The Black social gospel tradition remains what Black historian Vincent Harding luminously called “a darkly radiant vision of America’s truth.”1 It began with Black churches that were born liberationist, hearing a message of freedom and equality in the Christian gospel that was not what was preached to them. It acquired a distinctly social gospel cast in the 1870s as besieged church leaders were compelled to ask a desperate question: What would a new abolitionism be? In the 1880s and 1890s, they tried to build protest organizations and to enlist Black churches in political struggles for racial justice, mostly failing in both cases, but refusing to be defeated.
In the early twentieth century, Black social gospel leaders broke through on both fronts, developing the theology and politics that paved the way to the civil rights movement. In every generation to the present day, advocates of social justice theology have been an embattled minority in Black churches, while critics claimed that this religious tradition has no future or was never significant in the first place. But the founders of Black social Christianity—William Simmons, Reverdy Ransom, and Ida B. Wells-Barnett—and the mentors of Martin Luther King Jr.—Benjamin E. Mays, Mordecai Johnson, and Howard Thurman—and the many disciples of King espoused a liberationist faith that is still the nation’s touchstone of progressive religion and politics.
From the beginning the Black social gospel was a broader phenomenon than the line that led to King. Today the liberationist social gospel of King is the touchstone of a Black social Christianity consisting of varieties of liberation and womanist theology, Black religious thought, progressive religion, interfaith organizing, and global and diasporic solidarity politics.
The Black social gospel originally named all Black Americans who espoused a social justice theology on behalf of the new abolition. Today it should not be restricted to figures who keep alive the idioms of the early generations or the King era. The past half-century of Black social Christianity includes many figures who devoted their careers to “fulfilling Martin’s dream,” as they said, but it does not consist only of those in this line. King’s social gospel was geared to his generation, and some of his faults demand criticism and correction. His sexism was deep-seated and unyielding; he had no inkling of the coming gay rights movement, marriage equality, or queer theory; until 1964 he romanticized the liberal ideal of racial integration; and he stumped for integration for the rest of his life, though the Black Power movement purged him of romanticizing it.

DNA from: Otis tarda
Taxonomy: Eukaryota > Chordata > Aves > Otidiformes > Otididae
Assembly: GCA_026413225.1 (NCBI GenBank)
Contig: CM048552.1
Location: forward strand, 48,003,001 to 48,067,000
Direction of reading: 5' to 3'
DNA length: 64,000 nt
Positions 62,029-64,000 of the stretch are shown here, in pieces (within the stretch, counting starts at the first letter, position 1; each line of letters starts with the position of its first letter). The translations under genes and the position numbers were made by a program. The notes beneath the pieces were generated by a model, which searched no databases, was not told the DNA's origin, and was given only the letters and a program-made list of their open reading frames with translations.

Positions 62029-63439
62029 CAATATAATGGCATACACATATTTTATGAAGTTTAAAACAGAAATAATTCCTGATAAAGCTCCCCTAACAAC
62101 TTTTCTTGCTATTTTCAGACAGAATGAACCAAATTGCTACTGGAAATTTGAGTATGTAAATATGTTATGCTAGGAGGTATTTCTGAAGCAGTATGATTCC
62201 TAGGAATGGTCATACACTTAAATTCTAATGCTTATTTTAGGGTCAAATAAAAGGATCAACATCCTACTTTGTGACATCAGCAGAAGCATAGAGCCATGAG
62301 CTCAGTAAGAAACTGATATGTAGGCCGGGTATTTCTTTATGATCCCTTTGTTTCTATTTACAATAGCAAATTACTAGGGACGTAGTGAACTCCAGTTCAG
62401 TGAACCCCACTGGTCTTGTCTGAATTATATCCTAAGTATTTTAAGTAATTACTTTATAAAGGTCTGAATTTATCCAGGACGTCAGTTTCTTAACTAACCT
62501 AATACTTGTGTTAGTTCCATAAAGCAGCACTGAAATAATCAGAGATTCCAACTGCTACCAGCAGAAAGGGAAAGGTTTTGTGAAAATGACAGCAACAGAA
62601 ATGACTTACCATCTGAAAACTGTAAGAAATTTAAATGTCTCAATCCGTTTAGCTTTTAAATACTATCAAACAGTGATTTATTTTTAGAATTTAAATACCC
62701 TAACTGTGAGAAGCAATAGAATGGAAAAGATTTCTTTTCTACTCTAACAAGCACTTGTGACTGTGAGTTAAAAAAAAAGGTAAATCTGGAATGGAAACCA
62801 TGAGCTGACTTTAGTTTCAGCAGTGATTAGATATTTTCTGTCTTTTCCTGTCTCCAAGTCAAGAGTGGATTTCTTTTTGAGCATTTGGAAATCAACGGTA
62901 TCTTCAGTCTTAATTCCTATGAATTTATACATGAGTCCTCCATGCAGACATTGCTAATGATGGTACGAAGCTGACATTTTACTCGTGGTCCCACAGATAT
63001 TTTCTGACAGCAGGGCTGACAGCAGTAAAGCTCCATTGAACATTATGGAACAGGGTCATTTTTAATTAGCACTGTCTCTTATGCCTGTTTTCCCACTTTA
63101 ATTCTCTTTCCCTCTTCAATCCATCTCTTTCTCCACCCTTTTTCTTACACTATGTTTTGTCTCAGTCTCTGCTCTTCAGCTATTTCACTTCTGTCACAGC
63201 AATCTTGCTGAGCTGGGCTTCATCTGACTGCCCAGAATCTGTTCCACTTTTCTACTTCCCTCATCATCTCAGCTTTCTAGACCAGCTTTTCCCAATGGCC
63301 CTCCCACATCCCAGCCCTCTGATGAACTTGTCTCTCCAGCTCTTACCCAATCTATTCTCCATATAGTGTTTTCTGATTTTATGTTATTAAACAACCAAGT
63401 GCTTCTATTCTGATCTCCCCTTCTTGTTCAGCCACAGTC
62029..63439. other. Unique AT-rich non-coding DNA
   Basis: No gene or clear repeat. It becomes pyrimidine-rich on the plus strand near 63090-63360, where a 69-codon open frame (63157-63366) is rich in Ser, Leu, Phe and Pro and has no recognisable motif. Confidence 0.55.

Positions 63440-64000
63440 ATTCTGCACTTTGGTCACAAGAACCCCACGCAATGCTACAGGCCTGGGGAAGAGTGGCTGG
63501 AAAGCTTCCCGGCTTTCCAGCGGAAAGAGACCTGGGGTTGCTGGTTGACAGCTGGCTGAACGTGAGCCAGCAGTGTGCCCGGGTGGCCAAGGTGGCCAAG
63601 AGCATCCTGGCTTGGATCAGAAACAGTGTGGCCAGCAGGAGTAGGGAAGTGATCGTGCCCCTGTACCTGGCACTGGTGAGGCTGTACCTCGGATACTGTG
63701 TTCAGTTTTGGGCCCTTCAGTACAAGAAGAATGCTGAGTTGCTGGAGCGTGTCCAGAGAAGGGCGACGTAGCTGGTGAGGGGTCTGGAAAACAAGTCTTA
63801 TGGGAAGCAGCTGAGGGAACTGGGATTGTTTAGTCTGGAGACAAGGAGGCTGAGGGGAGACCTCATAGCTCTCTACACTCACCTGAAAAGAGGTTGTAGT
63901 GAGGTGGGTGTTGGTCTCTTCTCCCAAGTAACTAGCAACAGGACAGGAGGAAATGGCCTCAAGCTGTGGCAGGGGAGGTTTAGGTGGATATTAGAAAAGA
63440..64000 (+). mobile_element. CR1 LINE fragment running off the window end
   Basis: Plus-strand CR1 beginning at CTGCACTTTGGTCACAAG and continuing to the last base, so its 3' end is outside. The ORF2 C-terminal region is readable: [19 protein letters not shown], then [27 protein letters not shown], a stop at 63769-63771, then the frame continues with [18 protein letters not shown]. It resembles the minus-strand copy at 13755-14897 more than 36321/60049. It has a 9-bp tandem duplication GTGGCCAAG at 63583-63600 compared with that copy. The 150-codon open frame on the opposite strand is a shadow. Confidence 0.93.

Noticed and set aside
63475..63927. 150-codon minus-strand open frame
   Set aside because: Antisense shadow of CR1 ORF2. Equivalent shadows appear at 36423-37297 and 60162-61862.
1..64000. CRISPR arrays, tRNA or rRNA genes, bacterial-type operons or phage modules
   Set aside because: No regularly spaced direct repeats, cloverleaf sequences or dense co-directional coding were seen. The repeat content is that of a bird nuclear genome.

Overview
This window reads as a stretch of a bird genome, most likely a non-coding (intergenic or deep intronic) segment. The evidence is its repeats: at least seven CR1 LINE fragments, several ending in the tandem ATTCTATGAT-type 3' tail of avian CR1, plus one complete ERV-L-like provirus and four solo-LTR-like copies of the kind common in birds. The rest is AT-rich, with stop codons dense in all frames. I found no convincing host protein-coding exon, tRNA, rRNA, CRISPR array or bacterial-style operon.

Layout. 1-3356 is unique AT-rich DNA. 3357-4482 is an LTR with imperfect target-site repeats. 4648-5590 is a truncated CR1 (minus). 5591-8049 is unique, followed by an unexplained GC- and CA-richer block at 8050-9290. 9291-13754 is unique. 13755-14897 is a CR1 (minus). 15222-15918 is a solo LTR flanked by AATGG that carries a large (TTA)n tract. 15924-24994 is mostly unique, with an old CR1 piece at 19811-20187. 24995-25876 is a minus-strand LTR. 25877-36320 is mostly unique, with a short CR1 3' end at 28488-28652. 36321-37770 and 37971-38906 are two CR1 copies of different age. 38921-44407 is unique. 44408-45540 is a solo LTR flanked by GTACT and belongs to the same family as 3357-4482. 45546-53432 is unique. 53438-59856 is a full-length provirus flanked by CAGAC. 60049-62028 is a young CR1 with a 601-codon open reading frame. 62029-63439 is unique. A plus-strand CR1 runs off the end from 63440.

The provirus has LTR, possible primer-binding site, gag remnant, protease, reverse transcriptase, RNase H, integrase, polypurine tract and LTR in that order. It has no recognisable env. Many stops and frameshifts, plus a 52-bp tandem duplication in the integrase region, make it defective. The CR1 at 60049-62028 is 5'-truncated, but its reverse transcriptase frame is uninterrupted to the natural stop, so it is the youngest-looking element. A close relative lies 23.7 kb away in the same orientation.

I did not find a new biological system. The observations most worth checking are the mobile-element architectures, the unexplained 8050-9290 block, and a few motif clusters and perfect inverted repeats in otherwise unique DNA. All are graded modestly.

After King was assassinated, every figure and organization associated with the Black social gospel reeled from his loss. It was undeniable that an era had ended and a very troubled future lay ahead. But those who carried on the struggle in King’s name were lifted by the moral prestige of King and the civil rights movement. The Black social gospel undergirded the careers of civil rights leaders who became prominent political figures, buoyed second-tier leaders who moved up to run organizations, played an important role in party politics in many locales, and became a kind of new orthodoxy in thousands of congregations. The women of the Black social gospel were a category unto themselves and involved in all the other groups. Meanwhile in the academy, Black theologians James H. Cone, J. Deotis Roberts, and Gayraud Wilmore pioneered three kinds of liberation theology that yielded other kinds of liberation theology. The one thing that Cone, Roberts, and Wilmore agreed upon was that Black theologians needed to theologize out of their own Black experience and tradition, not an inherited Euro-American tradition.
In theology as in politics, some of the most creative forms of Black social Christianity fuse the social gospel and liberationist approaches, an approach that Cone, Wilmore, and Dwight Hopkins opposed. To them, liberalism equated with racial integration, and opposition to it was an either/or acid test of liberation. But no definition or binary passes unchanged from one generation to another, and liberal-liberation is a variable possibility. King was a liberal-liberationist, as was Roberts, who called for a fusion of social gospel liberal and liberationist approaches. Roberts said Black theology needed to privilege Black consciousness and adhere to science, employ higher critical approaches to the Bible, affirm the social gospel emphasis on social justice, practice the gospel ethic of reconciliation, engage the history of Christian philosophy, and theologize in a global interfaith fashion. Black liberation, to him, did not abrogate the liberal imperative of interrogating modern critical disbelief. His commitment to liberal interfaith theologizing and Black theological consciousness led him to an Afrocentric synthesis. Others subsequently fused liberal, liberation, postmodern, and other perspectives.